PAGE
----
THE DEBATE: Is Gyan’s Ghana Return Really A Good Thing?


It has been a dramatic week for Ghana’s senior national team, the Black Stars, with its skipper, Asamoah Gyan, retiring over a loss of his captaincy — only to rescind his decision mere hours later in response to an appeal by Ghana’s head of state, Nana Addo Dankwa Akufo-Addo. Subsequently, Gyan has been included in Ghana’s provisional squad for the 2019 Africa Cup of Nations by head coach Kwesi Appiah, yet even after the dust has seemingly settled, many are left wondering whether Gyan’s return would ultimately prove beneficial for the side. Daily Mail GH writers debate.


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For quite a few reasons, Gyan’s return to the Black Stars can only be construed as a good thing.

Let us start with his remarkable scoring rate for the country: Gyan’s 51 international goals in 106 games constitute a national record, and this obviously makes him a valuable presence in the squad. Add to it his considerable experience at major tournaments — nine in his 16 years as a Black Star, plus an Olympics appearance — and you have a player who, when fit, is a sine qua non. Earlier this week, one Daily Mail GH writer drew comparisons between Gyan’s comeback and Roger Milla’s for Cameroon’s participation at the 1990 Fifa World Cup, and while the circumstances slightly differ, the parallels are strong and the projections not improbable. So when Gyan — as patriotic a Ghanaian footballer as could be found anywhere — is called upon in Egypt, there is every guarantee that he would bin the recent furore and any lingering bitterness to make the sort of impact we’ve come to expect of him over the years. And now there is an extra point to prove — in what is almost certainly his last outing for Ghana — as Gyan sets out to show he is not nearly as finished as many suppose he is.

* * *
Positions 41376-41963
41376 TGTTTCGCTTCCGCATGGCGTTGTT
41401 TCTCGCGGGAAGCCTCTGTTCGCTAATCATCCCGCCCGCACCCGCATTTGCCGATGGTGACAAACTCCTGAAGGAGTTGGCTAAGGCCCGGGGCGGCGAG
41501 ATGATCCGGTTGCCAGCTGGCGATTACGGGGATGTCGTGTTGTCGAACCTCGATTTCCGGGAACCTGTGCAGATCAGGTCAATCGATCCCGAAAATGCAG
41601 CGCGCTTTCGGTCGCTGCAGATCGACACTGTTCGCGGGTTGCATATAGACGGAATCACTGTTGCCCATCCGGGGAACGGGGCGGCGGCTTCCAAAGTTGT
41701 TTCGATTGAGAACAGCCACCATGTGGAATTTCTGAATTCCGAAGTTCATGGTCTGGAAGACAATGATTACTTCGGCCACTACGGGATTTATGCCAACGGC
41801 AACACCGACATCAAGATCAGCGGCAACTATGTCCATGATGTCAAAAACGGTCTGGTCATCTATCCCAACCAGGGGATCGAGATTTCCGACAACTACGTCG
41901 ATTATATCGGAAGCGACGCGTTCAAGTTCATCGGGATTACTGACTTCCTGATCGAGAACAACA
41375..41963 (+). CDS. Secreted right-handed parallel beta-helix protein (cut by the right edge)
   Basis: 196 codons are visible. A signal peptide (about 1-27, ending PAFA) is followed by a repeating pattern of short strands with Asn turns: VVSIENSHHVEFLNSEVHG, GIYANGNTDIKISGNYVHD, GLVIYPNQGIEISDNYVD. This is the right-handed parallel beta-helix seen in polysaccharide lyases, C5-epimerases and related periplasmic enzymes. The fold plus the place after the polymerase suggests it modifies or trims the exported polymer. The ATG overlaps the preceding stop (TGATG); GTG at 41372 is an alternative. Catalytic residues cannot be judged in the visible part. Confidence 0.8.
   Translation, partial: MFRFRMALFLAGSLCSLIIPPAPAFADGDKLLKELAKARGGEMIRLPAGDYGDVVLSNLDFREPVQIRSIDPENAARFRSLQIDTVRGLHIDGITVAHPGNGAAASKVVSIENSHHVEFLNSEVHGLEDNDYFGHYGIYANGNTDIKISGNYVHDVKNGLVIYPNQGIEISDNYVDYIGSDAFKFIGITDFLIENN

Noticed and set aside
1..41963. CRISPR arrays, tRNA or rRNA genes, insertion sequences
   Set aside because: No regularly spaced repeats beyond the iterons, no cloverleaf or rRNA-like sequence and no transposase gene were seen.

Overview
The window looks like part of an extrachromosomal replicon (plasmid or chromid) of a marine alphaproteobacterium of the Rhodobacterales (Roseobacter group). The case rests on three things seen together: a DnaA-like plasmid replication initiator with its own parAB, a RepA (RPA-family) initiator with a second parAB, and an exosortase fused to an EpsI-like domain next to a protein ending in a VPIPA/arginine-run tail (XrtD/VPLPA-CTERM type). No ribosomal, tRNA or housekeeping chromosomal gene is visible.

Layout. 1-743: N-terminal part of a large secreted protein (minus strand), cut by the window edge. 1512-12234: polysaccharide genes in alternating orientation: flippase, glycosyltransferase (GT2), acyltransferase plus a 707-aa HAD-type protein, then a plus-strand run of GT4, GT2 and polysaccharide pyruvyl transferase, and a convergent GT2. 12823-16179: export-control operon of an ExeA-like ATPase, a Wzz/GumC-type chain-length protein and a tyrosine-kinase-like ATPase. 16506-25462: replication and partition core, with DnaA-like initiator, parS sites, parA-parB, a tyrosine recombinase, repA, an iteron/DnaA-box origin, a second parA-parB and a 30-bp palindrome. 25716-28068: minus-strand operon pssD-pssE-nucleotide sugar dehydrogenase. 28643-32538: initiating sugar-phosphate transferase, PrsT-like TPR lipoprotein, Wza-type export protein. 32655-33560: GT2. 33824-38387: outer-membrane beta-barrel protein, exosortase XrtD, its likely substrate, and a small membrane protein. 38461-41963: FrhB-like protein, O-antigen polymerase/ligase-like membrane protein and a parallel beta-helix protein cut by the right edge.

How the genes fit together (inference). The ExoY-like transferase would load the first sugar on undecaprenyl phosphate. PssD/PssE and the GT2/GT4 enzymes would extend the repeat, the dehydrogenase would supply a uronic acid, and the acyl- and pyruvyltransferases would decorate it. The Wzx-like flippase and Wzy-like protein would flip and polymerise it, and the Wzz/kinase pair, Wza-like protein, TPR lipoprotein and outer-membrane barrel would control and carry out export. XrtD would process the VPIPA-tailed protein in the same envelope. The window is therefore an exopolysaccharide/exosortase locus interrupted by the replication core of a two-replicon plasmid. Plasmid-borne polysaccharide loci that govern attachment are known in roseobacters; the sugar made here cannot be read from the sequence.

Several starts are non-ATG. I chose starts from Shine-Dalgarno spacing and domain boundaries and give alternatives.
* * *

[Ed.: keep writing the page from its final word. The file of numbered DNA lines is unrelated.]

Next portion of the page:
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If there is anything worse than not having Gyan in the Black Stars, it is having him only because of “a presidential request… that cannot be disregarded.”

The Kayserispor man returns to the Ghana set-up only begrudgingly, and it is unlikely trainer Kwesi Appiah is any more eager to have him around after all that has gone down this week. The Stars’ camp is already fractured as it is, given the thorny issue of the Gyan-Ayew captaincy feud, but now there is another fault line to manage between Appiah and Gyan. The effect of these battles of egos on team spirit — at the toughest edition of the Afcon yet, needless to say — cannot be overstated, and Ghana may have lost the plot ahead of its latest bid to quench a lengthy thirst for continental success. For all Gyan typically brings to the national team — goals, valor and more — his inclusion this time looks like a liability; and that’s not even considering the fact that he’s ceased being an influence on the team after a 20-month absence. Old, weary, and — in the context of this debate — unwilling, his involvement for Ghana in Egypt hardly feels inspired.

Daily Mail GH

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